Synopses & Reviews
Easy Riders, Rolling Stones
delves into the history of twentieth century American popular music to explore the emergence of 60s andldquo;road music.andrdquo; This musicandmdash;which includes styles like blues and RandBandmdash;andmdash;andshy;andshy;took shape at pivotal moments in history and was made by artists and performers who were, in various ways, seekers after freedom. Whether journeying across the country, breaking free from real or imaginary confines, or in the throes of self-invention, these artists incorporated their experiences into scores of songs about travel and movement, as well as creating a new kind of road culture.and#160;
Starting in the Mississippi Delta and tracking the emblematic routes and highways of road music, John Scanlan explores the music and the life of movement it so often represented, identifyingand#160; andldquo;the roadandrdquo; as the key to an existence that was uncompromising. He shows how the road became an inspiration for musicians like Jim Morrison and Bob Dylan and how these musicians also drew stimulus from a Beat movement that was equally enthralled with the possibilities of travel. He also shows how the quintessential American concepts of freedom and travel influenced English bands such as the Rolling Stones and Led Zeppelin. These bands may have been foreigners in the US, but they also found their spiritual home thereandmdash;of blues and rock andlsquo;nandrsquo; rollandndash;andndash;and glimpsed the possibility of a new kind of existence, on the road.
Easy Riders, Rolling Stonesand#160;is an entertaining, rich account of a key strand of American music history, and will appeal to both road music fans and music scholars who want to andldquo;head out on the highway.andrdquo;
"...crucial to our understanding of late-20th-century pop music and all the more impressive for its exhaustive research. Preston Lauterbach's book--spirited, studious, surprising, occasionally hilarious--is absolutely persuasive on its subject." Stephen M. Deusner
"Lauterbach spins the tale with enormous vitality and it's terribly fun to read. He masterfully explains the complex logistics of the entertainment industry, and studs the book with fascinating, little-known characters. . . . The reader will finish with an overwhelming urge to turn up the volume." Kate Tuttle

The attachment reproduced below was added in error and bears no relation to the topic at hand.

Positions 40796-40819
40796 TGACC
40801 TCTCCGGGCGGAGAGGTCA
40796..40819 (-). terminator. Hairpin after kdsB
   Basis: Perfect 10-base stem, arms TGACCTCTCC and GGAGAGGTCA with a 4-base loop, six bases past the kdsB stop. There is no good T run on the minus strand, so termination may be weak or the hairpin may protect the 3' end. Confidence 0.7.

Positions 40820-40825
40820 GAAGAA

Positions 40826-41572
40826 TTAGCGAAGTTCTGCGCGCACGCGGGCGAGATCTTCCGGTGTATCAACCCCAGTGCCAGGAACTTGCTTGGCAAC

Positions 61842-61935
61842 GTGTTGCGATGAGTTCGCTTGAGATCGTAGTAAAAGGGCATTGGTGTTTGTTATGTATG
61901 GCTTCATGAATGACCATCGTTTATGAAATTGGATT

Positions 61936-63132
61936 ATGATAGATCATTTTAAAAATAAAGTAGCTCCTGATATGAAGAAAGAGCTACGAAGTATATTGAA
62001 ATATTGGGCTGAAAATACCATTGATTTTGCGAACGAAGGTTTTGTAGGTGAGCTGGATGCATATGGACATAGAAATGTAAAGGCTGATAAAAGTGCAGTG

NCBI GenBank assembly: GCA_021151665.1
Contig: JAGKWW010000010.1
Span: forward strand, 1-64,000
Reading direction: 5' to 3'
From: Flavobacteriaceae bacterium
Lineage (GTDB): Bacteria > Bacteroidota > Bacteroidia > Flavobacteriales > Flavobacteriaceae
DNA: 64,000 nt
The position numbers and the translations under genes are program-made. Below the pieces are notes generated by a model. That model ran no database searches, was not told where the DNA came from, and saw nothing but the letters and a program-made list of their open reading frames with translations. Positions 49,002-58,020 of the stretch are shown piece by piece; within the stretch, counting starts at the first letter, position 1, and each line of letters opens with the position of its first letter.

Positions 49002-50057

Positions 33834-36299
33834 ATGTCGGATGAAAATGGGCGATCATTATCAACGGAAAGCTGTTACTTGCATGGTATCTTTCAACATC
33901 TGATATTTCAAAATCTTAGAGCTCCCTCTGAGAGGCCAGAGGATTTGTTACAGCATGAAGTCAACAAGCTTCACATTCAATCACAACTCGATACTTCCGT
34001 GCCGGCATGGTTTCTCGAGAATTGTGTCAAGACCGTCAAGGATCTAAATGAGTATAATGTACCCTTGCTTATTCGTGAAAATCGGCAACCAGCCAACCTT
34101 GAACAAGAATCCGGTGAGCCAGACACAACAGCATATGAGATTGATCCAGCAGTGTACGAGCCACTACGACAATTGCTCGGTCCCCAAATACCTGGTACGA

A definitive account of the birth of rock 'n' roll in black America, this book establishes the Chitlin' Circuit as a major force in American musical history. Combining terrific firsthand reporting with deep historical research, Preston Lauterbach uncovers characters like Chicago Defender columnist Walter Barnes, who pioneered the circuit in the 1930s, and larger-than-life promoters such as Denver Ferguson, the Indianapolis gambling chieftain who consolidated it in the 1940s. Charging from Memphis to Houston and now-obscure points in between, The Chitlin' Circuit brings us into the sweaty back rooms where such stars as James Brown, B. B. King, and Little Richard got their start. With his unforgettable portraits of unsung heroes including King Kolax, Sax Kari, and Clarence Gatemouth Brown, Lauterbach writes of a world of clubs and con men that has managed to avoid much examination despite its wealth of brash characters, intriguing plotlines, and vulgar glory, and gives us an excavation of an underground musical America.
"A well-researched valentine to a lost world of seedy con men, promoters and club owners, the power brokers and hustlers who made the 'circuitry spark.' "--Eddie Dean, Wall Street Journal
"Lauterbach spins the tale with enormous vitality and it's terribly fun to read. He masterfully explains the complex logistics of the entertainment industry, and studs the book with fascinating, little-known characters. . . . The reader will finish with an overwhelming urge to turn up the volume."--Kate Tuttle, Boston Globe
"A major achievement and an important contribution to American musical history."--Booklist, starred review
"Opens new doors in pop-music scholarship as well as American (and African-American) cultural history."--Michaelangelo Matos, A.V. Club
"[T]he genius prequel to an oft-told epic."--New Orleans Times-Picayune
"This sprawling, fascinating history drops readers into a chaotic, dangerous, utterly vanished world."--John Repp, Cleveland Plain Dealer
"Lauterbach's tribute . . . is welcome and overdue." --Jonathan Yardley,
For generations, "chitlin' circuit" has meant second tier--brash performers in raucous nightspots far from the big-city limelight. Now, music journalist Preston Lauterbach combines terrific firsthand reportage with deep historical research to offer a groundbreaking account of the birth of rock 'n' roll in black America.
About the Author
is senior lecturer in sociology and cultural studies at Manchester Metropolitan University and the author of Memory: Encounters with the Strange and the Familiar
; Van Halen: Exuberant California, Zen Rock andlsquo;nandrsquo; Roll
; and On Garbage
, all published by Reaktion Books.and#160;